Home' Trinidad and Tobago Guardian : May 20th 2015 Contents A27
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Disney Pixar want to tell 'more diverse stories'
Disney Pixar chief John Lasseter has
said the company wants to make more
diverse stories about "female and ethnic
"It's very important to us," Lasseter
told reporters at Cannes Film Festival,
where the latest Pixar film Inside Out
has screened out of competition.
"It's grown in importance over time. As
you'll see in future films, we're really
paying attention to that."
He had been asked if Pixar would
make a film with a black protagonist.
Disney first featured a black princess
in 2009's The Princess and the Frog, but
Pixar, which was bought by Disney in
2006, has yet to feature a non-white
"We're trying to reach out and find
origins of legends all over the world,"
revealed Lasseter, pointing to Disney's
2016 film Moana, about a Polynesian
princess, adding: "It's pretty spectacular."
Lasseter said animation was becoming
more diverse behind the scenes too.
"Animation, when we got started, by
and large was mostly guys," said
says it's very
difficult to tell
Taking a look at...
Professor Bharat Bassaw is a senior lecturer in
the Department of Clinical Surgical Sciences,
head of the Obstetrics and Gynaecology Unit
at UWI s Faculty of Medical Sciences and consultant at
the Mt Hope Maternity Hospital. He is also the university
examiner for the Medicine and Bachelor of Surgery
(MBBS) and Doctor of Medicine (DM) exams. Bassaw
has done extensive research on gestational diabetes mel-
litus (GDM) and has been making calls for health care
professionals to pay closer attention to the illness which
affects pregnant women and their unborn. Last year,
he staged several lectures at UWI St Augustine on the
topic. In the first of a two-part interview, Bassaw tells
reporter Bobie-Lee Dixon about GDM, its causes risks
What is gestational diabetes?
Gestational diabetes is a condition that is first detected
in pregnancy. Usually these pregnant women would not
have been previously diagnosed with diabetes. But during
their pregnancy, they exhibit high blood glucose levels.
This condition carries significant adverse outcomes in
pregnancy for both the mothers and their babies. And
these risks extend in later life.
What causes gestational diabetes?
There are many different reasons. Some of these, I
think, we aren t 100 per cent certain of. But there are
hormonal changes in pregnancy and some of these hor-
mones antagonise the effect of insulin. Insulin is a natural
hormone produced in a gland in the body called the pan-
creas. And the function of insulin is to keep the blood
glucose within a normal range. So these hormonal changes
which occur in pregnant women, in a way, antagonise
the normal effects of insulin, and as a result the person s
blood glucose is elevated. There are many hormones, so
I am sure there are other reasons. We are still not cer-
What are the risks involved?
Before a mother delivers, with diabetes the fetus can
get too large, which in medical terms is known as macro-
somia. So the fetus grows and that has serious implications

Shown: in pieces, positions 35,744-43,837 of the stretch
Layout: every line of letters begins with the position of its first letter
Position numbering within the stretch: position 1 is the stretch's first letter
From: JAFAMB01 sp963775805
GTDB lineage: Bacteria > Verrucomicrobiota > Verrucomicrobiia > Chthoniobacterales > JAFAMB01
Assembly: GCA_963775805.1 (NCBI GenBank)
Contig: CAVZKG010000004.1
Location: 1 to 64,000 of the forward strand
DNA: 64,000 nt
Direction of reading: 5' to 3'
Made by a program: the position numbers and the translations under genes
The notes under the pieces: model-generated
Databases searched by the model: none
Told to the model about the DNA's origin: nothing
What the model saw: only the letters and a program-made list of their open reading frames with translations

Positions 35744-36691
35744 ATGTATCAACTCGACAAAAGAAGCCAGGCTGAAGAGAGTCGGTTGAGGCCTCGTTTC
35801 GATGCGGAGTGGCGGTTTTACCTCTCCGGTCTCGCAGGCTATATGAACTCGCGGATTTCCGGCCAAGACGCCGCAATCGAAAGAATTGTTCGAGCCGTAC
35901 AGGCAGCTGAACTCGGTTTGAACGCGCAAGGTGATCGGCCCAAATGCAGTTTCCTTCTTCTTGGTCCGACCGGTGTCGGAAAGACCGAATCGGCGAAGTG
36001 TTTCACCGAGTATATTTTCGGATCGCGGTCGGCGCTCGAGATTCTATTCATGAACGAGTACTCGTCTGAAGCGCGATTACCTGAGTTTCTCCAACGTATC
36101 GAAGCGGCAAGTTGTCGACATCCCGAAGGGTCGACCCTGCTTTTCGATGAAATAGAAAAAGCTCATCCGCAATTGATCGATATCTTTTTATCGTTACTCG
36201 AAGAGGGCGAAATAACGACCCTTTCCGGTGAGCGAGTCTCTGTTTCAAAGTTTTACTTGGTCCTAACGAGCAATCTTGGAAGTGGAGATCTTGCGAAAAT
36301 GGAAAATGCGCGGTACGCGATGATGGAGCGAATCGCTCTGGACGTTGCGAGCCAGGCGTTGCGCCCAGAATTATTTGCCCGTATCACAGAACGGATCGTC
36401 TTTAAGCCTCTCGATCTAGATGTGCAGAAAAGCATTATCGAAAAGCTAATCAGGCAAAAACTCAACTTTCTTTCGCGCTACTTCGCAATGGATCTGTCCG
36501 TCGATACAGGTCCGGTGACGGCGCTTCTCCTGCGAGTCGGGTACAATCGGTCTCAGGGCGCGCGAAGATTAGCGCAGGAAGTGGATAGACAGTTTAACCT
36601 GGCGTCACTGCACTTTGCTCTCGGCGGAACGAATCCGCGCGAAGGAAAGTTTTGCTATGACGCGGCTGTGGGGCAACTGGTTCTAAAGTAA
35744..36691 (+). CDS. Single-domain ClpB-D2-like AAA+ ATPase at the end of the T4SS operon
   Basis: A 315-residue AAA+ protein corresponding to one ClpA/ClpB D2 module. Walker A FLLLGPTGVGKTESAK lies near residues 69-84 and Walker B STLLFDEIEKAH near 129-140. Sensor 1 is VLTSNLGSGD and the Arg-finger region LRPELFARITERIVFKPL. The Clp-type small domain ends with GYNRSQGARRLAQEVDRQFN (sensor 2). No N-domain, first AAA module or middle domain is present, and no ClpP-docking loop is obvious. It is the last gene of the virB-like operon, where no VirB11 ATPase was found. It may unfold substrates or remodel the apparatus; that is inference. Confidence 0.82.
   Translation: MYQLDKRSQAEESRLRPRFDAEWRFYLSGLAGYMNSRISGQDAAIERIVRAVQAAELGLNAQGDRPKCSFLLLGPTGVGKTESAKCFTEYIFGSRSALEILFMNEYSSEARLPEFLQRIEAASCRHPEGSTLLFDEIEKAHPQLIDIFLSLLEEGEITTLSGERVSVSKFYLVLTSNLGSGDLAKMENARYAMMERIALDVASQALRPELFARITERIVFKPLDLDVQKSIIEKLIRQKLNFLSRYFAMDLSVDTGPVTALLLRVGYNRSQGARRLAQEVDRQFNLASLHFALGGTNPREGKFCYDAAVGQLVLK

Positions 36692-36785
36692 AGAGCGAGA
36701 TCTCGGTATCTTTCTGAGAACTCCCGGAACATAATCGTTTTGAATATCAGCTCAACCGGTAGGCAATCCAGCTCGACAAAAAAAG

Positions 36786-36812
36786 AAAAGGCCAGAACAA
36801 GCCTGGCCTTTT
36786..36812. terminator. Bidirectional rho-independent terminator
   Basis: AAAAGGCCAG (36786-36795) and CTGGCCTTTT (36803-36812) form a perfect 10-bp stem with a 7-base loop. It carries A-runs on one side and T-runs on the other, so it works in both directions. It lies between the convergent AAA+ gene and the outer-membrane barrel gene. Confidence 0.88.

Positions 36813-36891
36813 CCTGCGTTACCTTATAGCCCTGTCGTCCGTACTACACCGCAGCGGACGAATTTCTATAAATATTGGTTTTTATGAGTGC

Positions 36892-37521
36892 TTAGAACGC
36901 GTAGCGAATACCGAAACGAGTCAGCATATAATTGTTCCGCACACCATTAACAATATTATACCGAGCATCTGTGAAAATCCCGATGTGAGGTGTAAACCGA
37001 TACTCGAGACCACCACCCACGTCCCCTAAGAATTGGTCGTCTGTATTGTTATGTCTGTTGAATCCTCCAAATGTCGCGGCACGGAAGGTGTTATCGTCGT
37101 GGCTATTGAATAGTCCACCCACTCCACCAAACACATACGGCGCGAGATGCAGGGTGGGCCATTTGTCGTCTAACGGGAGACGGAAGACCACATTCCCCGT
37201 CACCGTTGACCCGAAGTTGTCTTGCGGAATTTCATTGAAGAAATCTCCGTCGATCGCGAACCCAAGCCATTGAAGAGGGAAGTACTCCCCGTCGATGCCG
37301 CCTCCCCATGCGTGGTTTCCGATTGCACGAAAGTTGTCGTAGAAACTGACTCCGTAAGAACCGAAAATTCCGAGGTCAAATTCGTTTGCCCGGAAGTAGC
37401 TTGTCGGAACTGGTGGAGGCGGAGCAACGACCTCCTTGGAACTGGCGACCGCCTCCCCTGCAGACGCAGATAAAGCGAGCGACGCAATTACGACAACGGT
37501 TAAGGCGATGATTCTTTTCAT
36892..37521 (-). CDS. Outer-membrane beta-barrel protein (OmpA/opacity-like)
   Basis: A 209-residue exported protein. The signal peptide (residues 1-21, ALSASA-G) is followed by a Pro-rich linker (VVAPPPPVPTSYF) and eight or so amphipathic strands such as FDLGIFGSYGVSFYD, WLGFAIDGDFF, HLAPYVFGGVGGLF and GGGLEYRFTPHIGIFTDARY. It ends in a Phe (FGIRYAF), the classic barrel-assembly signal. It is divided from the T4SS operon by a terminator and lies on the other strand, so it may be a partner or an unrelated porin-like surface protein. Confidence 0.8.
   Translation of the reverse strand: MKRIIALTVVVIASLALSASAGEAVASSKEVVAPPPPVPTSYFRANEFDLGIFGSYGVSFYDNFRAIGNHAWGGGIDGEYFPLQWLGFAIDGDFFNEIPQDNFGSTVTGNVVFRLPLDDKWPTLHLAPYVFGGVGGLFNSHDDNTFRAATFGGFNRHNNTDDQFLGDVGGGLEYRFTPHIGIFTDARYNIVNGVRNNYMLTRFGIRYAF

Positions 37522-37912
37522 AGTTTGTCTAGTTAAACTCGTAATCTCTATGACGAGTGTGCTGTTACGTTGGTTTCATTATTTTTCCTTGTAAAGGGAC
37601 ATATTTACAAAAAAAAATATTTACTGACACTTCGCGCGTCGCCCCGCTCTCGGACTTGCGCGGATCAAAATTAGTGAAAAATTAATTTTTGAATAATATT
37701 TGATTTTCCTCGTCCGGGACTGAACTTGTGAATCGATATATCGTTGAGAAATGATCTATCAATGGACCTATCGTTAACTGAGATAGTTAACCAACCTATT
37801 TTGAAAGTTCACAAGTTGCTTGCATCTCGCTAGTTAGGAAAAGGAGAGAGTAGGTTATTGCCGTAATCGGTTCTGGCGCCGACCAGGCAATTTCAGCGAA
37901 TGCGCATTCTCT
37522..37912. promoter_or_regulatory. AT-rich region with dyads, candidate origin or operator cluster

in terms of delivery.
Another problem is that the fluid surrounding the
baby---amniotic fluid---becomes excessive. Just as any
adult who has diabetes, that person passes a lot of urine.
So, too, does the fetus. Growing in an environment where
the blood glucose levels are high in the mother, there are
also high blood glucose levels in the fetus, and as a result,
it passes a lot of urine and in the latter part of the preg-
nancy, the main source of amniotic fluid is made up of
Now, because the fetus is producing more urine, one
can just extrapolate that there would be too much fluid.
This excessive fluid in turn causes the uterus to become
overly extended and irritated, resulting at times in preterm
labour, and the delivery of a premature baby. The mother
is also at risk for infection if her water breaks too early.
The fetus or infant of a diabetic mother behaves much
more prematurely when compared to that of a non-
diabetic mother. For instance, the lungs do not mature
as well when there is diabetes, so the fetus is delivered
and often comes out with problems to breathe---one of
the biggest issues we face with these premature babies.
Again, in terms of delivery, because of the size of the
baby, its shoulders get very broad; and so during delivery,
the head may come out but the shoulders get stuck. This
is a big emergency, because the fetus is delivered up to
the head and hence the oxygen supply to the brain is now
being compromised. And you only have a few minutes,
otherwise that baby will die.
On the other hand, if the baby is delivered alive,
then there can be serious damage to the brain.
The mother is also at risk for injuries of the
genital track during such a delivery. Huge tears are very,
very awkward to repair; hemorrhaging can occur. So the
mother is at risk, and the fetus can succumb in labour.
And if the fetus lives, it can have serious problems. Many
of them actually die shortly after, because they sustain
fractures, brain damage or nerve damage.
Now, if everything goes well and the baby is delivered
and lives beyond the birth, because he or she was accus-
tomed to an environment where the blood glucose was
very high, that fetus would be producing a lot of insulin
in order to try to keep his or her blood glucose normal.
When that fetus is delivered, he/she continues to produce
significant amounts of insulin and therefore one of the
problems that baby has, now, is low blood sugar. The
brain is extremely sensitive to glucose. So if there is lack
of glucose to the brain, then that brain is going to undergo
Babies born to diabetic mothers are also more prone
to infections and jaundice.
Can the baby be born with diabetes?
It s not likely at birth. Initially because the baby would
Continues on Page A28
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